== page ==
How to Wean Your Baby Off Breastfeeding

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Transitions can be a big deal when you have a small baby. If you’re headed back to work and need to spend time apart from your baby, chances are you’ll need to wean them onto formula and solid foods.

While you can stock up on essentials like bottles, formula and breastfeeding jumpers Australia, it’s really your baby you have to pay attention to. The more you do to ease the transition to other food sources, the more likely they are to accept  the change.

In this article we’ll look at 7 things you can do to wean your baby off breastfeeding for times when you can’t be there to nurse them.

1. Wait Until Your Baby Shows Interest in Other Foods

Making the switch to formula or solid foods can be a bit of a battle. Babies are fussy and they often reject new food sources without trying them. You can work around this issue by waiting until your baby shows interest in other foods.

This usually happens around 6-12 months. Your baby will begin eating more solid foods, and that’s a great time to cut back on breastfeeding. You don’t need to switch to solid foods entirely at this point. Introducing formula feeding is a good way to ensure your baby gets the nutrients they need while also decreasing your reliance on breastfeeding.

This is especially useful as you begin to spend more time apart from your baby. For example, if you’re going back to work or relying on a grandparent to care for the baby, introducing new foods makes feeding times easier.

2. Introduce Bottles and Solid Foods Gradually

One of the toughest parts about weaning your baby is that it has an effect on your own body. The amount of milk your breasts produce depends on your baby’s feeding schedule. Changing that feeding schedule often leads to breast milk overproduction, which can be uncomfortable.

To ease the discomfort, you should introduce bottles and solid foods over a period of several weeks or months. Start by replacing one feeding per day with an alternate food source. Try to pick a feeding that your baby won’t miss – it’s likely that they’ll refuse new foods at first. Afternoon feedings are usually the first to go (and the feeding before sleep is typically the last to be replaced).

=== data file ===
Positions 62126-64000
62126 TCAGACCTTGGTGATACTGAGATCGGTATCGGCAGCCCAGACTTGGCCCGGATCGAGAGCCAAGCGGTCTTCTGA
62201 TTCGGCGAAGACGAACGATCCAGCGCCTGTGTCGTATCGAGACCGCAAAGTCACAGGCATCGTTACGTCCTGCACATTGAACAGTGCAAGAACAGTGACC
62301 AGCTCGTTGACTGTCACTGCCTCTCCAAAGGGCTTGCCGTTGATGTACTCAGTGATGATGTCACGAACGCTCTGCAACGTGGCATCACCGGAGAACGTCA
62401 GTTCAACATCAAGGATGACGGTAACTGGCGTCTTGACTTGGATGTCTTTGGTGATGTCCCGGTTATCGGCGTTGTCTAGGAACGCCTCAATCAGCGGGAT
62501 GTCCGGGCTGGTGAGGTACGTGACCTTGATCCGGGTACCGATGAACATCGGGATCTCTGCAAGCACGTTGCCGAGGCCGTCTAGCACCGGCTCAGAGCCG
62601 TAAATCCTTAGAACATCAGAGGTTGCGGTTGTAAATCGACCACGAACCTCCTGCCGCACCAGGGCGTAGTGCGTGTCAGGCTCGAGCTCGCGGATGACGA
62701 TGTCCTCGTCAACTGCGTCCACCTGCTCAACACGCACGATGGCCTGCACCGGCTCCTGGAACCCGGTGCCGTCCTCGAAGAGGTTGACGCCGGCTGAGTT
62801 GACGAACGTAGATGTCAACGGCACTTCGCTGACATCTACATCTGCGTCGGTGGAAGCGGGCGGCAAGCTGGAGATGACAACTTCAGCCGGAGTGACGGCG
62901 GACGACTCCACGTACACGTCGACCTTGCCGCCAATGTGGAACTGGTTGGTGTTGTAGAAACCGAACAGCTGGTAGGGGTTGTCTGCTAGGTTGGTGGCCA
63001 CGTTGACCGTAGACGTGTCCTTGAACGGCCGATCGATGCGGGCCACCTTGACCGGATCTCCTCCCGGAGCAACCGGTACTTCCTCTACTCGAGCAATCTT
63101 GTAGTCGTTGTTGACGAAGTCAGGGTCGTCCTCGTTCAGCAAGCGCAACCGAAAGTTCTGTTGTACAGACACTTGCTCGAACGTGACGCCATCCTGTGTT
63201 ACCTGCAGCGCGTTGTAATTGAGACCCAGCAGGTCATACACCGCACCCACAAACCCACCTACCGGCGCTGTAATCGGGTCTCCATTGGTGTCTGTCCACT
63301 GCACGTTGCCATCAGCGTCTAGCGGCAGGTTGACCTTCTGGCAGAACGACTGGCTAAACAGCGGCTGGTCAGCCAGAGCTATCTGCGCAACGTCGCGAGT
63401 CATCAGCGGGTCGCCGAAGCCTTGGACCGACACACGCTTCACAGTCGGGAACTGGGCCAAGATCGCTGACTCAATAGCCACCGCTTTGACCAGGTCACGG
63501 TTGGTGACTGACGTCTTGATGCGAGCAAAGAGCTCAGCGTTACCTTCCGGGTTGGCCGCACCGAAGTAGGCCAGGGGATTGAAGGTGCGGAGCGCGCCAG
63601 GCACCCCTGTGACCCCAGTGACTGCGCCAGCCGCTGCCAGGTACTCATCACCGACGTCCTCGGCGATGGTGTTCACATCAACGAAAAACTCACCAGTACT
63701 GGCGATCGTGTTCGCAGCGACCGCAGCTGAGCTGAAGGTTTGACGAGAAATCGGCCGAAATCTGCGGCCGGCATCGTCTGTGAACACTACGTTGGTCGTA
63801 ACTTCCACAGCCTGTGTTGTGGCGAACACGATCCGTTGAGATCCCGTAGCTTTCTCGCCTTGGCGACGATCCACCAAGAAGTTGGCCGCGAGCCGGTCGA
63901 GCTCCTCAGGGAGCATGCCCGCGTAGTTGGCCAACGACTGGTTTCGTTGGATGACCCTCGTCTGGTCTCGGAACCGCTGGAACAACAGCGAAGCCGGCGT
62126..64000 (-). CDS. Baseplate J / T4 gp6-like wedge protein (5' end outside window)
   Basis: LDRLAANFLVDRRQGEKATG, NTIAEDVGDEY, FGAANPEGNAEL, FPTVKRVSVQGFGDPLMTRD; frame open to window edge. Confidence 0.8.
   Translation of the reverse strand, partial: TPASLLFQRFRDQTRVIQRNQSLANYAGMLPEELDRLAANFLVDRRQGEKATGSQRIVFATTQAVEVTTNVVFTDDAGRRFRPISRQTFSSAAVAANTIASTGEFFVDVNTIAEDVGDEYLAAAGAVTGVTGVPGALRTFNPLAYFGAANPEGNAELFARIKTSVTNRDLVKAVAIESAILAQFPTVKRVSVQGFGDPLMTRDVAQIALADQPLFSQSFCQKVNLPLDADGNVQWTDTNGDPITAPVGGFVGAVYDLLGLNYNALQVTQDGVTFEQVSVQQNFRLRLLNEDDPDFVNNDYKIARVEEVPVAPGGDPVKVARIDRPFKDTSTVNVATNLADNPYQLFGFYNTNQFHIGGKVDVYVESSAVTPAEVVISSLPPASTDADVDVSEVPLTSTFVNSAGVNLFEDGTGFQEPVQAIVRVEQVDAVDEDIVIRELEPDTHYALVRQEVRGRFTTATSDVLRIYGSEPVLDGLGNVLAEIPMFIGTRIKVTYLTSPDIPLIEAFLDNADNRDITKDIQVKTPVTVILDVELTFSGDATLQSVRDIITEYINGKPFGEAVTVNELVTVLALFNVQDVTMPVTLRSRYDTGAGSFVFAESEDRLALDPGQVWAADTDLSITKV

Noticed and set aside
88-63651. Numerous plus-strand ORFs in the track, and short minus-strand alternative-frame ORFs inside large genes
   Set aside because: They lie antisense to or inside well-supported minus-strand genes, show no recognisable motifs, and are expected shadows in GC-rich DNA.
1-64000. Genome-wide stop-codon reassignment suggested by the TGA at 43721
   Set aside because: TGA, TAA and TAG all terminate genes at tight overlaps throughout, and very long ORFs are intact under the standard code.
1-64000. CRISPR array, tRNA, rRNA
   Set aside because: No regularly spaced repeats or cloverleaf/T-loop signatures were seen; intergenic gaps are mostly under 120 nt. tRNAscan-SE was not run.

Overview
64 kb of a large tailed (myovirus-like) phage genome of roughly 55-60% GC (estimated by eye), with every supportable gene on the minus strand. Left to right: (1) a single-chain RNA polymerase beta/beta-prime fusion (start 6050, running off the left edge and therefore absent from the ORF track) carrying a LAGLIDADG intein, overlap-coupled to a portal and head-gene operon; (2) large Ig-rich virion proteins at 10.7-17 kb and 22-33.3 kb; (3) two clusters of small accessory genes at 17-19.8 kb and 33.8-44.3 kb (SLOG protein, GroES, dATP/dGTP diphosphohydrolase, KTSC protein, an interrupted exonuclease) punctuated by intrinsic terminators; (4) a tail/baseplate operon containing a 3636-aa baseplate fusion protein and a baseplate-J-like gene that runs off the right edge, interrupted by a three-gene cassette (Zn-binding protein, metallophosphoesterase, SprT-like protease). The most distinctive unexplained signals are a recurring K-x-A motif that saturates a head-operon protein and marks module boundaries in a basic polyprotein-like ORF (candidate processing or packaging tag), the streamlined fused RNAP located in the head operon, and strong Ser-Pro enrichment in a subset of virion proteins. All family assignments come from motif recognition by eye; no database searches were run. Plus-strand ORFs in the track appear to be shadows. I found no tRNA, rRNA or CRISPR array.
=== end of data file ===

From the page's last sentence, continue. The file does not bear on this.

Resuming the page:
3. Offer Other Foods Before Breast Milk

Your baby is going to refuse alternate foods during the transition.

Babies are hardwired to want breast milk. Introducing new foods, smells, textures and flavours can be confronting for them. At times, you will need to relent and give them breast milk instead of solid foods or formula.

However, this can be a problem for your milk production and feeding schedule. Wherever possible, you should offer your baby other foods before relenting and giving them breast milk. Providing other foods first helps them get used to the idea. It also prevents your baby from learning that they can simply throw a tantrum to get what they want.

4. Try Different Types of Bottles

Did we mention that babies are fussy? That not only applies to the types of food you’re offering, but also to the delivery method.

Switching from breastfeeding to bottles won’t always go smoothly. If your baby consistently refuses bottles, it’s time to try a different size or shape. Purchase a few different types of bottles (and bottle nipples) to see what works best.

Keep in mind that nipples come in all sorts of shapes and sizes. Choose one that your baby likes, and make sure it’s sized appropriately for their age.

If you’re switching to solid foods then you may also want to offer your baby a dummy. This satisfies the sucking reflex that newborn babies share.

5. Hand Express Milk

The amount of milk your body produces will change as you wean your baby off nursing. This change doesn’t always happen at the same pace as your baby’s transition, which can leave you with an oversupply and sore breasts.

If your breasts become sore you should hand express your milk. Only express enough to ease discomfort. Avoid using pumps – this can restart your breast milk production and make the transition tougher than it needs to be.

6. Get Help from Other Caregivers

Babies have an innate response to breast milk and to their mother. When introducing new foods, it’s often helpful to ask another caregiver to handle the first few feedings. This will reduce your baby’s insistence on nursing and ease the transition.

7. Use Combination Feeding

There’s no right or wrong way to feed your baby. Introducing formula and solid foods are an important part of your baby’s development, but that doesn’t mean you need to stop breastfeeding entirely.

You can continue to breastfeed your baby while offering them alternatives. This allows you to continue spending special time with your baby while broadening their horizons!

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